Friday, January 18, 2019

1983 Mantis XCR

We've all had those projects that take a long time to finally track down or proverbially 'land', or ones that sit there languishing for ages while you find that missing piece or maybe there is a major repair that takes a while to complete to your degree of satisfaction. Well, for me this Mantis was all those rolled into one hot mess. I was looking back at the date on the original photos I had of this bike and was shocked to see they were from March of 2013. Then I remember that getting the bike took a while and a quick search of my emails revealed that Richard Cunningham first emailed me about the bike back in the summer of 2012. Had I known what I would be getting into with that bike when I first got it, and that I'd find two others in much better shape I may have passed on it. But now seeing it all done and looking amazing, I'm kinda glad I stuck with it. After all it adversity builds character or something...

The bike had an interesting history. As I mentioned it was RC who scored me the lead. The current owner said he purchased the bike from the original owner a long time ago, perhaps in the late 80s. At the time the bike had been painted in a wild neon multicolored tape peel style paint job, the remnants of which were still present on the fork steerer when I got it. He rode the bike for a while until it was apparently stolen as retribution for some sort of drug deal or something like that. Fast forward a few year and the guy was visiting some of his old, ummmm.... friends? in Mexico and saw the bike there and apparently stole it back. He then stripped the cool old paint and painted it Chevy engine blue to hide the brand and details. I don't know how much of that story to believe but it sounded interesting at the time. He held onto the bike for a few more years replacing worn parts and making some questionable upgrades, but at some point the bike went into storage and sat around for a few years. When he decided to sell it he reached out to RC looking for some guidance on value and RC sent him in my direction. After a few months of negotiation we agreed on a price and I took it home. At the time it was the first fillet brazed XCR to surface and so naturally I was quite happy, that is until I started digging into it a bit.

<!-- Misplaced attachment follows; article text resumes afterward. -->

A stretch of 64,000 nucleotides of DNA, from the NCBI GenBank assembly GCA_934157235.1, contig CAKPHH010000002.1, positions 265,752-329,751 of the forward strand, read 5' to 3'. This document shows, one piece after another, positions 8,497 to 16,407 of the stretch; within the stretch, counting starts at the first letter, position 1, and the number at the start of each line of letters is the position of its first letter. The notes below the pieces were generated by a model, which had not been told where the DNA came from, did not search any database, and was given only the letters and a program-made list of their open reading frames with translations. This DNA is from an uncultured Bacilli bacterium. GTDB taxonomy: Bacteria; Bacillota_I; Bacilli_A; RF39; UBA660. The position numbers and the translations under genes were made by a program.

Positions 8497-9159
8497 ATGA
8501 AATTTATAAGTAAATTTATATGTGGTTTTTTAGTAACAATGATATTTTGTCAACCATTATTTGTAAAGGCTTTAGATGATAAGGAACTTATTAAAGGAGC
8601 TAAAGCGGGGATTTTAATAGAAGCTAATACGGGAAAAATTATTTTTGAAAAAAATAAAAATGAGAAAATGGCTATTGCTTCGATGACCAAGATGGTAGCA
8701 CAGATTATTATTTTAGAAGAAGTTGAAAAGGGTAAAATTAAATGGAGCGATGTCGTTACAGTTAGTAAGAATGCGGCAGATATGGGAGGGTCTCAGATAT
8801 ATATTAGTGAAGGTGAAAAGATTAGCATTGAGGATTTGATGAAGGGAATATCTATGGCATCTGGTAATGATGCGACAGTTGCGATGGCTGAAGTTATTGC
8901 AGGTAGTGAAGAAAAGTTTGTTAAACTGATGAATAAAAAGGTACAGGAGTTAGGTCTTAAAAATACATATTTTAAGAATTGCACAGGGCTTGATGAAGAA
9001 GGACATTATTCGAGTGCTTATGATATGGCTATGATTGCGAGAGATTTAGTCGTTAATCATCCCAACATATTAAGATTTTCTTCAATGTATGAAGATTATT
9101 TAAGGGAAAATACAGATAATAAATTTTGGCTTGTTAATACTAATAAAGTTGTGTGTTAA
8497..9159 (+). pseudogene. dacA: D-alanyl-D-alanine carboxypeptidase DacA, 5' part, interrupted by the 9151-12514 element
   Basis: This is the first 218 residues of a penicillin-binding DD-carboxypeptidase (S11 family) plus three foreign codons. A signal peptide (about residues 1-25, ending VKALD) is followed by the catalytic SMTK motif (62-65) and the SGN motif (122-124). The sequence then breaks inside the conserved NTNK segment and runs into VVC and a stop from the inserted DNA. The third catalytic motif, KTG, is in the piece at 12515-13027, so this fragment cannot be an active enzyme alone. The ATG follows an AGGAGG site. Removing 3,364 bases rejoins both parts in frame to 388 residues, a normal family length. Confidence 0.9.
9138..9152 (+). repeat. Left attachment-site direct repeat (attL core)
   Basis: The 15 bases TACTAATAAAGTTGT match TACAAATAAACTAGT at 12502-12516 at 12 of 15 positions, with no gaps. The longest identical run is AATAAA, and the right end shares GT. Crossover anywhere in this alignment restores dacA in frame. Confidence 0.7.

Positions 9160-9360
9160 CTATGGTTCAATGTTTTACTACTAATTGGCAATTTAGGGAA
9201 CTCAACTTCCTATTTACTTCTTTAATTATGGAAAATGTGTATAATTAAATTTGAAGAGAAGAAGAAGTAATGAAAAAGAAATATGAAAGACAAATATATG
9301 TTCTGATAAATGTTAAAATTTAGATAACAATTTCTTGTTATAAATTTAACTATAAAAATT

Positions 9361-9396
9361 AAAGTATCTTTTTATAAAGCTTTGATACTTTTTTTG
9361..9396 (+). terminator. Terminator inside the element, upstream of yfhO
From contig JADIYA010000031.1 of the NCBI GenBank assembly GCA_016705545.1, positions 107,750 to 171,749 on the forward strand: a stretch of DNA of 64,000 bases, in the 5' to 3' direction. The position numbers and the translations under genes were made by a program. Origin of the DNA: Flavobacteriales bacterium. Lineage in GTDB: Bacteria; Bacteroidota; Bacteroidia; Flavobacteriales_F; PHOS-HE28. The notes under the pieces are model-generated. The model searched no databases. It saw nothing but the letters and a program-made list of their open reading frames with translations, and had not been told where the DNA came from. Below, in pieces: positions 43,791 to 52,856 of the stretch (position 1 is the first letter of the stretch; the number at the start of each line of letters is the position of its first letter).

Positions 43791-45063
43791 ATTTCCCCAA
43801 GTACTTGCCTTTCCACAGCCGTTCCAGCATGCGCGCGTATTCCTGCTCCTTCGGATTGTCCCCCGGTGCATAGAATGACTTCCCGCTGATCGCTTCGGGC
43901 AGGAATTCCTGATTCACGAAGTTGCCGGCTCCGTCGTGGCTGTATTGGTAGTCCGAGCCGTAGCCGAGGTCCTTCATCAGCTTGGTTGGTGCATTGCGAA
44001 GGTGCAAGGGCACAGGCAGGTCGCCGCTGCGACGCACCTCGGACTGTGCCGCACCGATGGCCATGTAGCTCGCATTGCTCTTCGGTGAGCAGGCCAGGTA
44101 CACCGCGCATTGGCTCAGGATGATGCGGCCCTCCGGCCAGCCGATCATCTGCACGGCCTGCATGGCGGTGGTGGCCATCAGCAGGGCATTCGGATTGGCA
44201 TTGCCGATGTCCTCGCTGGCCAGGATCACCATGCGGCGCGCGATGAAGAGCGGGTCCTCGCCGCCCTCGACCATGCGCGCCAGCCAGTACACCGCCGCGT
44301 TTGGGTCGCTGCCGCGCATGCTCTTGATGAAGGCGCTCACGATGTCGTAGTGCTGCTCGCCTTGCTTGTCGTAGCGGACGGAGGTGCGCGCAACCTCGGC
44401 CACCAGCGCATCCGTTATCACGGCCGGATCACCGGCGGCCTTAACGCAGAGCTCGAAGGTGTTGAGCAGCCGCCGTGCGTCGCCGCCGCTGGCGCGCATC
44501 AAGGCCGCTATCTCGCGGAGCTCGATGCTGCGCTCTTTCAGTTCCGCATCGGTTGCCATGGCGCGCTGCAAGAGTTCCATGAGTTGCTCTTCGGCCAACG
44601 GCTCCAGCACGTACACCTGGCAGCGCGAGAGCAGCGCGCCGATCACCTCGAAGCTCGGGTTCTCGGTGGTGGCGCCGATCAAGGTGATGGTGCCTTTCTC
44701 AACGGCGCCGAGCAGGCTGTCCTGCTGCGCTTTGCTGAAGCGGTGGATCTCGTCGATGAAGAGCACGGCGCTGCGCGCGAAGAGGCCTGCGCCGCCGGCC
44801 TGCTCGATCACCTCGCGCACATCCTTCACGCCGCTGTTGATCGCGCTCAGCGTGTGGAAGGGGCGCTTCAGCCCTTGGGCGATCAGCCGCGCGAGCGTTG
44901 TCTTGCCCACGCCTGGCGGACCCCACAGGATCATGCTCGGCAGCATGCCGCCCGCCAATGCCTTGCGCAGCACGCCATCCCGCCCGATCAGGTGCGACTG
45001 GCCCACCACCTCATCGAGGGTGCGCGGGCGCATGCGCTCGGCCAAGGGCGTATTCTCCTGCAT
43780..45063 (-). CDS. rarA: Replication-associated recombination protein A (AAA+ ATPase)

I'll spare you guys some of the technical details as I've discussed them before in the post for another XCR I restored a few years back, so feel free to check that post here. I have since found a good scan of the original XCR one page flyer and have included it in this post in case anyone wants a bit more info on the bike. I'll try to focus this post more on the actual restoration of the bike and some pics of the finished product.


Here are a few pics of how I originally found the bike. As you can see not only is the bike in rough shape with damage to the seat binder but also a majority of the parts are missing. Luckily the fork was there, though it was not without issues. More on that later.



I saw the damage to the QR binder right away but it was just the tip of the iceberg. Further inspection revealed small cracks in the seat tube and some buried damage in the seat cluster. In addition the rear brake cable routing was converted from full length housing to a more modern cable stop design.


I'm not sure why someone would try to cut off the QR, perhaps the original assembly that was housed inside the binder and was somewhat unique to this frame was missing and someone assumed they had to remove the binder and get a collar. In the end it seems that they opted to install a traditional QR instead. None of that mattered as the seatpost used was undersized and so the whole area was pretty rough and it was immediately obvious a new binder assembly would be needed.

Being that RC got me into this mess I reached out and asked if he'd come over and check it out and maybe help me with some repairs. A short while later he paid a visit and we chatted all things Mantis, which was pretty cool. Side note, among all the people responsible for the early days of mountain biking RC is a class act. Talking to him is never feels like one sided conversation where either I ask a lot of questions or he waxes on poetic about the impact he made to this and that. It always pleasant and informative without being overbearing or holier than thou. Anyways, moving on. RC agreed to repair the frame and I sent it to him a few months later. Well, as things go RC moved from LA to SD and didn't have easy access to his airplane shop and wasn't really able to make any progress on the frame, damn! Prior to sending the frame to RC I reached to Ken Beach (henceforth refereed to as KB) to make a new seat binder assembly. KB did a killer job on that even providing a Suntour QR cam fully assembled into the new binder, which was actually a left over original Mantis inventory.



In case you haven't heard of him, KB was the founder of Gecko cycles and got his start at Mantis and had a few spare parts from those early days. He put together a new binder bolt which I had provided to RC along with the frame. RC recommended I reach out to KB about the repair saying that he would probably do an even better job.